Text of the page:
In the last years, increasing attention has been focused on tumor extracellular vesicles (EVs), as critical mediators of cell-to-cell communication within the TME [48]. These small membrane-bound vesicles, released by both tumor cells and stromal cells, transport proteins, nucleic acids, lipids, and several signaling molecules to neighboring or distant cells, promoting cell proliferation, angiogenesis, immune escape, and metastasis [49]. Furthermore, EVs are employed by sensitive cells to transfer drug resistance to chemosensitive cells, by delivering multi-drug resistance proteins [50, 51].

In such a scenario, great efforts are focused on developing advanced culture models, such as organ-on-chips (specifically, cancer-on-chips). The main goal is to reproduce the key in vivo TME interactions, provide a deep understanding of the underlying molecular pathways, and identify new targeted therapeutic strategies [17, 52].

Organ-on-chip technology: microengineering joins biology

Definition and key characteristics

An organ-on-chip “is a fit-purpose fabricated micro-fluidic-based device, containing living engineered organ substructures in a controlled micro- or nanoenvironment, that recapitulate one or more aspects of the dynamics, functionalities and (patho)physiological response of an organ in vivo, in real-time monitoring mode” [53]. Indeed, these tiny devices host living cells in microchambers perfused thanks to the presence of hollow microchannels. The “chip” word derives from the adaptation of the photolithographic techniques used in the computer microchips, which allow features at micro and nanoscale. These small dimensions permit obtaining highly controlled environments that resemble those of human cells [54]. Three key features characterize this technology [55]:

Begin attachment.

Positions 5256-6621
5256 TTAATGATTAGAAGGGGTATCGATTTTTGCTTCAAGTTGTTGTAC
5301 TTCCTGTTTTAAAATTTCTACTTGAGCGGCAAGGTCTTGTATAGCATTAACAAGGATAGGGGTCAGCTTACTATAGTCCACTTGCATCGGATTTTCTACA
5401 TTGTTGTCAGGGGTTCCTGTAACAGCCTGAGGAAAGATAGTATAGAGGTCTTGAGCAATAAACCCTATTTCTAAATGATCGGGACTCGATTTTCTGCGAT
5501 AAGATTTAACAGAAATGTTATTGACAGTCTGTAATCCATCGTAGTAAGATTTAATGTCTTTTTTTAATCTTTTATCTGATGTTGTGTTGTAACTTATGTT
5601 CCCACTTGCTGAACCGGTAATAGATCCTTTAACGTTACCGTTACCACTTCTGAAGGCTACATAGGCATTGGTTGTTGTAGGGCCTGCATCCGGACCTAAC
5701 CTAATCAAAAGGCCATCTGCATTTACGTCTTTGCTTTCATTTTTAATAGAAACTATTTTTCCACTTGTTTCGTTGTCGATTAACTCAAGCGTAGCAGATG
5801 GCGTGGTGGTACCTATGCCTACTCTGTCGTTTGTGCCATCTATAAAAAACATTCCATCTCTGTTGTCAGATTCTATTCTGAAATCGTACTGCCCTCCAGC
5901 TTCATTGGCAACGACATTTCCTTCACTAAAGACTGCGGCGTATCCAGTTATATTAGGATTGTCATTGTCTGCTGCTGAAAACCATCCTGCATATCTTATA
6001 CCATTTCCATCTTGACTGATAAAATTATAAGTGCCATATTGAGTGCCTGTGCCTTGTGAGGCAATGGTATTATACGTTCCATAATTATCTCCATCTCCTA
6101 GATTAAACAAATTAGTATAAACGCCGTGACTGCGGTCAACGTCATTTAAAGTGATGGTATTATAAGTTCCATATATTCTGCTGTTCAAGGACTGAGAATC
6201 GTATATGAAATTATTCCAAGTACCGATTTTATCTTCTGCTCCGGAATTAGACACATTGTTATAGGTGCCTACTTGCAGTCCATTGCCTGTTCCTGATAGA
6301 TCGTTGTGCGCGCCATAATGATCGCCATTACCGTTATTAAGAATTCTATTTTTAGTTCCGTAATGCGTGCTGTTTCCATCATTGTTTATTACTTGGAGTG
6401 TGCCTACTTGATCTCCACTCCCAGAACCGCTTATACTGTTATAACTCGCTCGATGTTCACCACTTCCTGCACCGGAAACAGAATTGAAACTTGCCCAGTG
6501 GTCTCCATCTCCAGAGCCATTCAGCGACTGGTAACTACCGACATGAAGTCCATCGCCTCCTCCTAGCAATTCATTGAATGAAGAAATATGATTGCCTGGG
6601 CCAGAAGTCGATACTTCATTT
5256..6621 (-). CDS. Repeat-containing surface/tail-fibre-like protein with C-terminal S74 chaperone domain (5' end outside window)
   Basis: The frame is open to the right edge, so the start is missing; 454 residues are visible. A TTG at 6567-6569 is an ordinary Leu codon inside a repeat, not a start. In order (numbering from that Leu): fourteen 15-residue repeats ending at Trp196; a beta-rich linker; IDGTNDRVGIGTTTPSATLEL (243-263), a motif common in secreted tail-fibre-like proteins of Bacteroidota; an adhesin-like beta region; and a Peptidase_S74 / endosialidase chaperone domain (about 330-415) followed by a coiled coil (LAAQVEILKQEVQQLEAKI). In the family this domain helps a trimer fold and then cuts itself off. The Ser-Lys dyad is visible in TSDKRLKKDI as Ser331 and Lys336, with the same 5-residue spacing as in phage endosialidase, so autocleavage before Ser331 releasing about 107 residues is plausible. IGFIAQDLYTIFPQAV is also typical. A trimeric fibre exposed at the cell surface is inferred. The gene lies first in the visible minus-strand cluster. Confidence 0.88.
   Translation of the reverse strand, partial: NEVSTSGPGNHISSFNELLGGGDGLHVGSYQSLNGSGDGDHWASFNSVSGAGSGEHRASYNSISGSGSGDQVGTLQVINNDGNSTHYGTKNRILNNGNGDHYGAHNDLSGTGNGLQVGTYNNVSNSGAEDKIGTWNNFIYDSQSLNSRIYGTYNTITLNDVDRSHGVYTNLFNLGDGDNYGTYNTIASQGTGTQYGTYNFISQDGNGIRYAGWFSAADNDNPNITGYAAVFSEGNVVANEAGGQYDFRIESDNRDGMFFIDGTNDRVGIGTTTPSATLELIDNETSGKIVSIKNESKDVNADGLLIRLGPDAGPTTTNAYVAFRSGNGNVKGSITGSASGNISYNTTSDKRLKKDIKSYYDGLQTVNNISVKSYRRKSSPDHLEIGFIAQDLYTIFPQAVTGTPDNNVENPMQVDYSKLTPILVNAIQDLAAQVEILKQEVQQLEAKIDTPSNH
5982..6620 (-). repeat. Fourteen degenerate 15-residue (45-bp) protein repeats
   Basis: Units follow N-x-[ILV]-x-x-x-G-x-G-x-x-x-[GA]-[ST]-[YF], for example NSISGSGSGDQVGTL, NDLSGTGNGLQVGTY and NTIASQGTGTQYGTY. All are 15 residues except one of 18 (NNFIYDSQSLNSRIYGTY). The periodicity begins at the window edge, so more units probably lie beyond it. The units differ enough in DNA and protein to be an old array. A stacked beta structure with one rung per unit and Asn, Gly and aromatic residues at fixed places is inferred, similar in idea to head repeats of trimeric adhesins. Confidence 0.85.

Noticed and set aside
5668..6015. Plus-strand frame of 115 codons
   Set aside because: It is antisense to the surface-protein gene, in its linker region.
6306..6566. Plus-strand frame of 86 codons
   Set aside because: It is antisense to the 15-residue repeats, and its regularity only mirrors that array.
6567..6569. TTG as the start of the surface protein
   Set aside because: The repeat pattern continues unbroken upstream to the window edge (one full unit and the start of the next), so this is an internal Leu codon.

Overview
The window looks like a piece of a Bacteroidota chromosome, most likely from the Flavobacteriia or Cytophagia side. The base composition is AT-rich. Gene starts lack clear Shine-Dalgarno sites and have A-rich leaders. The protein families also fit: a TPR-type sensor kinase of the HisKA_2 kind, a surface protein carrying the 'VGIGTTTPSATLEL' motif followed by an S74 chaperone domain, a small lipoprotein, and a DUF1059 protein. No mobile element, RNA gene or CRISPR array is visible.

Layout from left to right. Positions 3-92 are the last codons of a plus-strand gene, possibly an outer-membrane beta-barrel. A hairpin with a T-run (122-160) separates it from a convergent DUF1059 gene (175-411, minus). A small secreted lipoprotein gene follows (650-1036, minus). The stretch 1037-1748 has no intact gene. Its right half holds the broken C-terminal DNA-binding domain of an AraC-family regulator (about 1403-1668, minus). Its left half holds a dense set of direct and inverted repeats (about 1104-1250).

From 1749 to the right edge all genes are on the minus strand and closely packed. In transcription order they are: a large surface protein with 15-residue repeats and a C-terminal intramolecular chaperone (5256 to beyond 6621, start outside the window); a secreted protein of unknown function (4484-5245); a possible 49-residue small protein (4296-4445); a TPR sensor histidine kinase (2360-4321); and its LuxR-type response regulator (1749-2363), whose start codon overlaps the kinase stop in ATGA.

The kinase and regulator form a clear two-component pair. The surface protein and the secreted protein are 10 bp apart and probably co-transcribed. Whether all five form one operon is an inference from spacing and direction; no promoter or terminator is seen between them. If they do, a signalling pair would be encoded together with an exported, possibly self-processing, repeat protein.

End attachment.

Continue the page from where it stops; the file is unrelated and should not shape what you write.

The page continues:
1. 1.

    the organization of the cells in an in vivo-like arrangement;

  2. 2.

    the choice to culture multiple cell types to better replicate the human conditions;

  3. 3.

    the implementation of biochemical and biophysical stimuli to resemble the organs’ or tissues’ functions.

OoCs’ environment